The research collaboration proposes a new approach to climate change policy that would address the effects of these different emissions.

This would be particularly relevant to New Zealand agriculture.

“We don’t actually need to give up eating meat or dairy to stabilise global temperatures,” says Professor Myles Allen from the University of Oxford, who led the study.

“We just need to stop increasing emissions from these sources. But we do need to give up dumping carbon dioxide into the atmosphere. Climate policies could be designed to reflect this.”

Under current policies, industries that produce methane are managed as though that methane has a permanently worsening effect on the climate, says Professor Frame.

“But this is not the case. Implementing a policy that better reflects the actual impact of different pollutants on global temperatures would give agriculture a fair and reasonable way to manage their emissions and reduce their impact on the environment.

“Implementing a policy like this would show New Zealand to be leaders and innovators in climate change policy. It would also help New Zealand efficiently manage their emissions, and could even get us to the point where we manage them so well we stop contributing to global climate change at all.”

The research can be seen in npj/Climate and Atmospheric Science HERE.

Source: Scimex

Victoria University research tackles nitrate pollution in waterways

Research carried out at Victoria University of Wellington has made big strides in tackling New Zealand’s serious nitrate pollution problem.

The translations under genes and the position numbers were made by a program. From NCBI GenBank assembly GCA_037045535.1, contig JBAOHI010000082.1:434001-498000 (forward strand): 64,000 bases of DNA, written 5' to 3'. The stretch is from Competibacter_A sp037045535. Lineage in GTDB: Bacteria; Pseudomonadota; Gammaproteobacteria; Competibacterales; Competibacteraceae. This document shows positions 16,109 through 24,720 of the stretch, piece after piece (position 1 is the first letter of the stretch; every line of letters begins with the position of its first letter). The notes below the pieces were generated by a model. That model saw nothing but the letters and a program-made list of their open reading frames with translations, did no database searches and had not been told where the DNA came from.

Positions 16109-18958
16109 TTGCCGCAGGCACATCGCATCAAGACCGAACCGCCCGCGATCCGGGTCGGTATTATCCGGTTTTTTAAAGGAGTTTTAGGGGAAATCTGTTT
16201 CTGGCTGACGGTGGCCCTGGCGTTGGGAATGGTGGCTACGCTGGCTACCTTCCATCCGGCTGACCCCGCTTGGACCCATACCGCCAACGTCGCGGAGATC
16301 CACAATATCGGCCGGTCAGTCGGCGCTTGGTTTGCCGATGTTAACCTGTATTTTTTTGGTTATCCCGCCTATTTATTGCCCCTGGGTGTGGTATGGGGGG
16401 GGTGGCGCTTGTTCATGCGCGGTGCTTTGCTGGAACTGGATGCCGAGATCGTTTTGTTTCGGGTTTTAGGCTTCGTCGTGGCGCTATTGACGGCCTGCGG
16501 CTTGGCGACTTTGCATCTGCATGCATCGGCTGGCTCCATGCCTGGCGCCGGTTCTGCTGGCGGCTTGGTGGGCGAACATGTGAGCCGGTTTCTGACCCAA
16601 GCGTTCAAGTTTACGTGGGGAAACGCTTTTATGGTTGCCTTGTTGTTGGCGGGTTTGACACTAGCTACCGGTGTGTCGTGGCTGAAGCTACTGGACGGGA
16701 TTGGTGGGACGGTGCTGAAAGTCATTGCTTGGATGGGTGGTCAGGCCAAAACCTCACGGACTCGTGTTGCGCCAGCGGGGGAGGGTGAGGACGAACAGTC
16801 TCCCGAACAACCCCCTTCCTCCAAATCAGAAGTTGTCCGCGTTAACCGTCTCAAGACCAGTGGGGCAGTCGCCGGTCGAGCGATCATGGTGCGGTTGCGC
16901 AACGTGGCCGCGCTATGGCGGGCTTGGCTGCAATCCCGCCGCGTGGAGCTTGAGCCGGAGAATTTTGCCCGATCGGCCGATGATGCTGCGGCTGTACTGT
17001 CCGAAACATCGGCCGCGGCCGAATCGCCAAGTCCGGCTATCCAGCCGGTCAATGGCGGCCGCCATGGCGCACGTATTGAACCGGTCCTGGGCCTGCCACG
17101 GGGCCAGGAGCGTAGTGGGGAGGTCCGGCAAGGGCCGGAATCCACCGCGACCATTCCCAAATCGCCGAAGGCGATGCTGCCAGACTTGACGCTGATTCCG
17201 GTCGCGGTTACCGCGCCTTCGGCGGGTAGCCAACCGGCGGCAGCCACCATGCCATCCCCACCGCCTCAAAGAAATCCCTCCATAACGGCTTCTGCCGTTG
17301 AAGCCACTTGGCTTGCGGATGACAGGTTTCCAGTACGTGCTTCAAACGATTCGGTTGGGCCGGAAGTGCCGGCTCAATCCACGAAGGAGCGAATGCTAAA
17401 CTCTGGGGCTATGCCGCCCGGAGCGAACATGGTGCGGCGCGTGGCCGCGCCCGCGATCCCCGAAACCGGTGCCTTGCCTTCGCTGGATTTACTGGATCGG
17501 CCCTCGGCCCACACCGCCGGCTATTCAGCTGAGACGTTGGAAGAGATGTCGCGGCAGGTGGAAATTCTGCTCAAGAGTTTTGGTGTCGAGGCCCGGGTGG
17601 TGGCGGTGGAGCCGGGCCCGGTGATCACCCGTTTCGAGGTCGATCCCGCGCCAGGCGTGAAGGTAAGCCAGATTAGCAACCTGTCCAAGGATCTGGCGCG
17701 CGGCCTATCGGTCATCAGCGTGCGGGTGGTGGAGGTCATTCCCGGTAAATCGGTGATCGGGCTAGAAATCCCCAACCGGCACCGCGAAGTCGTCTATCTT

PhD student Putri Fraser, together with researchers from the University’s School of Chemical and Physical Sciences, have combined iron and natural silicates to create a safer, easier method of removing nitrate pollution from waterways.

Nitrate pollution destroys river habitats and aquatic life.

“Previous research shows that nano-sized iron can remove pollutants from soil and waterways, but it’s not a perfect solution,” Putri says.

“The iron is magnetic, so these nano-sized particles can clump up, reducing their reactivity and also making them difficult to work with. This clumping can also occur if they are ingested by fish, potentially harming wildlife.”

Putri needed to find a way of making the nano-sized iron less likely to clump but still maintain its reactivity towards pollutants.

She tested several different products, but the solution came in the form of a microsilicate product she first encountered while working as a Summer Research Scholar at Callaghan Innovation in 2012.

“This microsilicate product is cheap to produce and is a by-product of thermal power generation,” Putri says. “My supervisor (Dr Robin Fulton from Victoria University’s School of Chemical and Physical Sciences) and I thought it was very fitting to use another waste product to deal with nitrate waste.”

Putri says they were able to coat the microsilicate with the nano-sized iron, effectively increasing the size of the nano-iron while maintaining its reactivity.

“Coating the silicate with the iron makes it easier to distribute the iron in a solution, so the soil gets better coverage,” Putri says.

“Also, as the silicate-coated nanoparticles cannot clump, we don’t have to worry about any potential negative interactions with fish.

Dr Fulton says Putri’s research is significant.

“Not only has she made new materials for removing nitrate from waterways, she has also discovered that the ability of the nano-sized iron to remove nitrates is strongly influenced by the minerals around it.

“This discovery has implications for determining the best strategies for using nano-sized iron to address many environmental pollution issues.”

The next step is to see if this method can help with other pollutants.

“Along with a research team at the School of Chemical and Physical Sciences, I’m going to try different metals and coatings to see if there is a more effective combination, and also to see it’s possible to remove other pollutants from the soil using this method,” Putri says.

Putri will graduate with a PhD in Chemistry at Victoria University’s May graduation next week.

Source: Victoria University of Wellington